GULABCHAND GAMBHIRMAL Vs. KUDILAL GOVINDRAM SEKSARIA AND ANOTHER
HIGH COURT OF MADHYA PRADESH
Kudilal Govindram Seksaria And Another
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Dixit, J. -
(1.)IN this appeal by the plaintiff in the suit against a decree in appeal of a Division Bench of this Court dated 2 -12 -1918, after hearing the arguments of counsel for the appellant and the respondents, the Court announced that the preliminary objection of the respondent as to the incompetency of this appeal roust prevail and that this appeal would be dismissed and the reasons for this conclusion would be abated at a later date. Accordingly, I am stating my reasons in this judgment.
(2.)THE suit out of which this appeal arises was instituted on 6 -11 -1947, by the plaintiff against the respondents in the Original Side of the Indore State High Court to obtain a specific performance of a contract and in the alternative damages. The suit was tried by Sanghi J., who on 11 -6 -1948, made a decree in favour of the plaintiff with some modification in the form of relief claimed by him. Against this decision, the defendants filed an appeal to a Division Bench of this Court on 24 -8.1948. The plaintiff also preferred on 7.9.1948, a cross appeal against the decision of the trying Judge for his claim being decreed in full. These two appeals were filed under the Indore State Civil Procedure Code. The Division Bench accepting the defendant's appeal reversed the judgment and the decree of Sanghi J., and dismissed the plaintiff's suit, as well as his cross -appeal.
Both under the Indore Civil Procedure Code and under the Madhya Bharat High Court Ordinance (ordinance No. 2 of 1948) no further appeal lay against the judgment and decree dated 2 -12 -1948, of the Division Bench, This Ordinance was replaced by the Madhya Bharat High Court of Judicature Act (Act NO. VIII  of 1949) which came into force on 18 1 -1949. This Act which was enacted for the continuance of the Madhya Bharat High Court established under the Ordinance embodied substantially the provisions of the Ordinance, and S. 25 of the Act contained a new provision introducing for the first time a right of appeal to a Full Bench of this Court against the decisions of a Division Bench in civil and criminal matters. The right of appeal was subject to certain conditions prescribed in S. 25. The appellant filed this appeal on 31 -3 -1949, and claims it as one under S. 25, High Court of Judicature Act.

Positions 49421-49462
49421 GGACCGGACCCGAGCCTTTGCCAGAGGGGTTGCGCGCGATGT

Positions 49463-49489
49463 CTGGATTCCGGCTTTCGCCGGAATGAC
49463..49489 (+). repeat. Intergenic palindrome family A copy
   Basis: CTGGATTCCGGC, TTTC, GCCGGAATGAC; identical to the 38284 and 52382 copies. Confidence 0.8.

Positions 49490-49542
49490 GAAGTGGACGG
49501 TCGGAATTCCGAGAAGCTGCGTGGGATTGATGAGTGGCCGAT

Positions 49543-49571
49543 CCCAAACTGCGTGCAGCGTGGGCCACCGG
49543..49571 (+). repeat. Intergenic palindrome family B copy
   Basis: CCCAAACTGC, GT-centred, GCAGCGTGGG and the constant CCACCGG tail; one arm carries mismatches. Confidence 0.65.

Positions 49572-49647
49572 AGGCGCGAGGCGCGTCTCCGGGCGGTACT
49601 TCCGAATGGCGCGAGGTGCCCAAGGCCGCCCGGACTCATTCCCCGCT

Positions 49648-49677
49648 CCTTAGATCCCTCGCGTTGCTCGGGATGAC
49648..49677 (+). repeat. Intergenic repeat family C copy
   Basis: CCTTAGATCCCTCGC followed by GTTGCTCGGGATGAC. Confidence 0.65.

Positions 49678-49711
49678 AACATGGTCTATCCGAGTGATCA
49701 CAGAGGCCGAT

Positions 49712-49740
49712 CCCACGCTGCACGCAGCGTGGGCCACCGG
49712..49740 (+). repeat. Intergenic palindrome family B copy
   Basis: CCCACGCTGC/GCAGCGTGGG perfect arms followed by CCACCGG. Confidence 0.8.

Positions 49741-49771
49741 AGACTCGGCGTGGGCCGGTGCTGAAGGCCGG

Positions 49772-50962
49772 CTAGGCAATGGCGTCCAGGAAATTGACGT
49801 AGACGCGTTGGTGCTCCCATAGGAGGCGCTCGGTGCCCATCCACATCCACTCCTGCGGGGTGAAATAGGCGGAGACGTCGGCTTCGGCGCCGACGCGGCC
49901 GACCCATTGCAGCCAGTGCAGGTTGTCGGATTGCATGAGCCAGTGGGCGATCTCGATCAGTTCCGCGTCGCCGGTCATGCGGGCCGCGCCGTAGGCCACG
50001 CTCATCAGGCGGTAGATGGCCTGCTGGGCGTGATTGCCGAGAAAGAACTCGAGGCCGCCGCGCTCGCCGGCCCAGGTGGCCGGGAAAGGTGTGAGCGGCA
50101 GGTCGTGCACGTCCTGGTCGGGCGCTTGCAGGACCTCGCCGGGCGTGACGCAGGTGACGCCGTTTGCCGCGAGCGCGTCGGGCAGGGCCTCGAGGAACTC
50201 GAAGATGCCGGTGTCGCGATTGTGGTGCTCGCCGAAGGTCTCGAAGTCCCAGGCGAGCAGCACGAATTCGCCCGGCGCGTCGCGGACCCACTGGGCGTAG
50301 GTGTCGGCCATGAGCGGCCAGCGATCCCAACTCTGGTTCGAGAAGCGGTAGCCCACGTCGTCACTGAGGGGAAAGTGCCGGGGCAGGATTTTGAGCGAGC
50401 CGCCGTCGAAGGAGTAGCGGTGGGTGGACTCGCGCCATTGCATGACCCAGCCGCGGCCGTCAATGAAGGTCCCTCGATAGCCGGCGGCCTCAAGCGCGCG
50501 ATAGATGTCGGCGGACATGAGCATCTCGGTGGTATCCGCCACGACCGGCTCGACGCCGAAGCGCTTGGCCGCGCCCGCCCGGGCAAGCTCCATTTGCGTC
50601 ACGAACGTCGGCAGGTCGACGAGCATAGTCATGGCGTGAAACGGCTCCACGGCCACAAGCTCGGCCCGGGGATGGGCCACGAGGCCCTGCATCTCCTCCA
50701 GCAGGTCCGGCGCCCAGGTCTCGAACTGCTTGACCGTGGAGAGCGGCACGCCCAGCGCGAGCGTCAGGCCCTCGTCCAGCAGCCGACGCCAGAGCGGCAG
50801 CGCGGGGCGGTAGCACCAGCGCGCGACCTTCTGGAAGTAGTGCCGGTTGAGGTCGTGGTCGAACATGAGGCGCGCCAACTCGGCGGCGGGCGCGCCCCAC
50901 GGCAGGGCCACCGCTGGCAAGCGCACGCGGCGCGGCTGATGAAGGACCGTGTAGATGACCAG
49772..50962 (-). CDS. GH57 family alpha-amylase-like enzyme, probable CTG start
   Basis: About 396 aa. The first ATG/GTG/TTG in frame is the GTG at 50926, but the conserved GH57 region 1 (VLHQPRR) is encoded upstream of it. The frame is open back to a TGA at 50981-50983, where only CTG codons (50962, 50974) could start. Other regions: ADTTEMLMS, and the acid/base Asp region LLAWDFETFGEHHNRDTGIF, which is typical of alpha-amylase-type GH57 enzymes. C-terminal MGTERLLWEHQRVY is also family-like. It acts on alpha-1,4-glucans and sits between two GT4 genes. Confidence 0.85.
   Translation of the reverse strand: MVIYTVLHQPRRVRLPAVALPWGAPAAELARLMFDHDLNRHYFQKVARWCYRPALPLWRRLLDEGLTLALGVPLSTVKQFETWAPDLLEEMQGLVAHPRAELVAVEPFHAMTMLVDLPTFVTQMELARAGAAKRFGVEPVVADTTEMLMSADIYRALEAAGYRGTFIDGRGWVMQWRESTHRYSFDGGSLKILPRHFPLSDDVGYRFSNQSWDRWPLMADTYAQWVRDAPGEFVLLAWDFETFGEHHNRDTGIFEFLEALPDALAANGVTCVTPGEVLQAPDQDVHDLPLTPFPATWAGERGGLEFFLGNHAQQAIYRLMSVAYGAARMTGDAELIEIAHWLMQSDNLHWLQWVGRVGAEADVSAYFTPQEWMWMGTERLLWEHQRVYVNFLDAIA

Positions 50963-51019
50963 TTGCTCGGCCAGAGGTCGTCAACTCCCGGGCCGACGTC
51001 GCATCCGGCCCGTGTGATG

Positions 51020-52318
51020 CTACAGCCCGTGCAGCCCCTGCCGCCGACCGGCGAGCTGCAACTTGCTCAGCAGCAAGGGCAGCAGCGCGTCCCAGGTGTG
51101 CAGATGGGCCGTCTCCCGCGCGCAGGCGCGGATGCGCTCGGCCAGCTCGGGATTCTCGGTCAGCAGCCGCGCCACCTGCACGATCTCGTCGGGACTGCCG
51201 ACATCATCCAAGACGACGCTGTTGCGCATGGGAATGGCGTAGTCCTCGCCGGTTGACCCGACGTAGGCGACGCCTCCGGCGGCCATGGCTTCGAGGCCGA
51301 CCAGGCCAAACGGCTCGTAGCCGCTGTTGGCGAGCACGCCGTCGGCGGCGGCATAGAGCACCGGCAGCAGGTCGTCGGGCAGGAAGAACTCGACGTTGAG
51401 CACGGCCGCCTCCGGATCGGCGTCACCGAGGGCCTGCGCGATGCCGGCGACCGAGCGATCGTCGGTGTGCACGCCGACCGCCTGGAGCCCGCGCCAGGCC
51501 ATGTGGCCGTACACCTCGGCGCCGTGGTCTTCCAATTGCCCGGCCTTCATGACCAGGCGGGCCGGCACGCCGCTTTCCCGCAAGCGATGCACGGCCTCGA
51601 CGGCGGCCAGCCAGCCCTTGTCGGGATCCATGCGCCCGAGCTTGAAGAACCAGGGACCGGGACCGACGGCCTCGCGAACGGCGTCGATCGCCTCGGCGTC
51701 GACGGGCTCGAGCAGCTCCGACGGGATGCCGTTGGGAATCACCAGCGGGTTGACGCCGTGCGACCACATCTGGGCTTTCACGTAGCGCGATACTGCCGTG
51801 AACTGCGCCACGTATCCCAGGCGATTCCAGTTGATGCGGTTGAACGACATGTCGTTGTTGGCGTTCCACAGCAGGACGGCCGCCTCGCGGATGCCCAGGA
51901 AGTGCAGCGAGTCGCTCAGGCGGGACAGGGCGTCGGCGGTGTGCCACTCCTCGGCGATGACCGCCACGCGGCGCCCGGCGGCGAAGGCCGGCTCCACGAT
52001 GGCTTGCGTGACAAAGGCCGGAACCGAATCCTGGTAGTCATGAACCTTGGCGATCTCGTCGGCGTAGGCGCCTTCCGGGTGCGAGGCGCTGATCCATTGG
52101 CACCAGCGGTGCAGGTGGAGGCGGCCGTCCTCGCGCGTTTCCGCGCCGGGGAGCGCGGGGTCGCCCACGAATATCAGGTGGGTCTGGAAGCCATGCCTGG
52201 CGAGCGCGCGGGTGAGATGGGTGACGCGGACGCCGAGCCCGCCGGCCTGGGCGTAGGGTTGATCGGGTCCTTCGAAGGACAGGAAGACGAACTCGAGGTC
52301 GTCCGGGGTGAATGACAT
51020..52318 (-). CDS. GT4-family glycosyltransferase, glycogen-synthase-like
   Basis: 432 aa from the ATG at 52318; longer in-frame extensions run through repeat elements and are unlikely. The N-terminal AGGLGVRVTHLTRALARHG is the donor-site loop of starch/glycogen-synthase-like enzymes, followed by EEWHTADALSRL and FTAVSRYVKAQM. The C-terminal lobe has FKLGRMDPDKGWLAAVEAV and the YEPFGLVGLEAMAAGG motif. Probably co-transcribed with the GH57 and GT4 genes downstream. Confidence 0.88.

(3.)ON the basis of a Full Bench decision of this Court in Daulat Singh v. The State (Special Criminal Appeal No. 1 of 1949, dated 14 -4 -1949, reported in, 1 M.B. L.R. 229 : (A.I.R. 1950 M.B. 112 F.B.) Mr. Amin, who appeared for the defendant -respondents took the preliminary objection that as the judgment and decree appealed from were passed by the Division Bench on 2 -12 -1948 i.e., before the Act viii  of 1949 came into force and as S. 25 of the Act is not retrospective, this appeal is incompetent. There is no doubt that if the decision of the Full Bench in Daulat Singh v. The State,, 1 M.B.L.R. 229: (A.I.R. 1950 M.B. 112 F.B.) is correct this appeal cannot be entertained. But when this appeal first came up for admission before a Full Bench consisting of Shinde, Regeand Saigal JJ., my learned brothers apparently felt some doubt as to the correctness of that decision and admitted the appeal. After the admission of the appeal on 6 -10 -1949, Mr. Chitale, the learned counsel for the appellant made an application to the Court praying for the constitution of a larger Bench for the hearing of the appeal on the ground that the view taken by the Full Bench in Daulat Singh v. The State (1 M.B. L.R. 229:, A.I.R. 1950 M.B. 112 F.B.) that S. 25 High Court of Judicature Act has no retrospective effect requires reconsideration, and that other important questions of law also involved in the appeal. The application was accepted and this appeal has accordingly been heard by this Bench of five Judges. It may, however be mentioned in passing that the motion to refer a matter to a Full Bench or to a larger Bench should normally come from the Judges themselves and not from counsel when they find that they are fettered by a decision in a previous case which appears to them to require further consideration.
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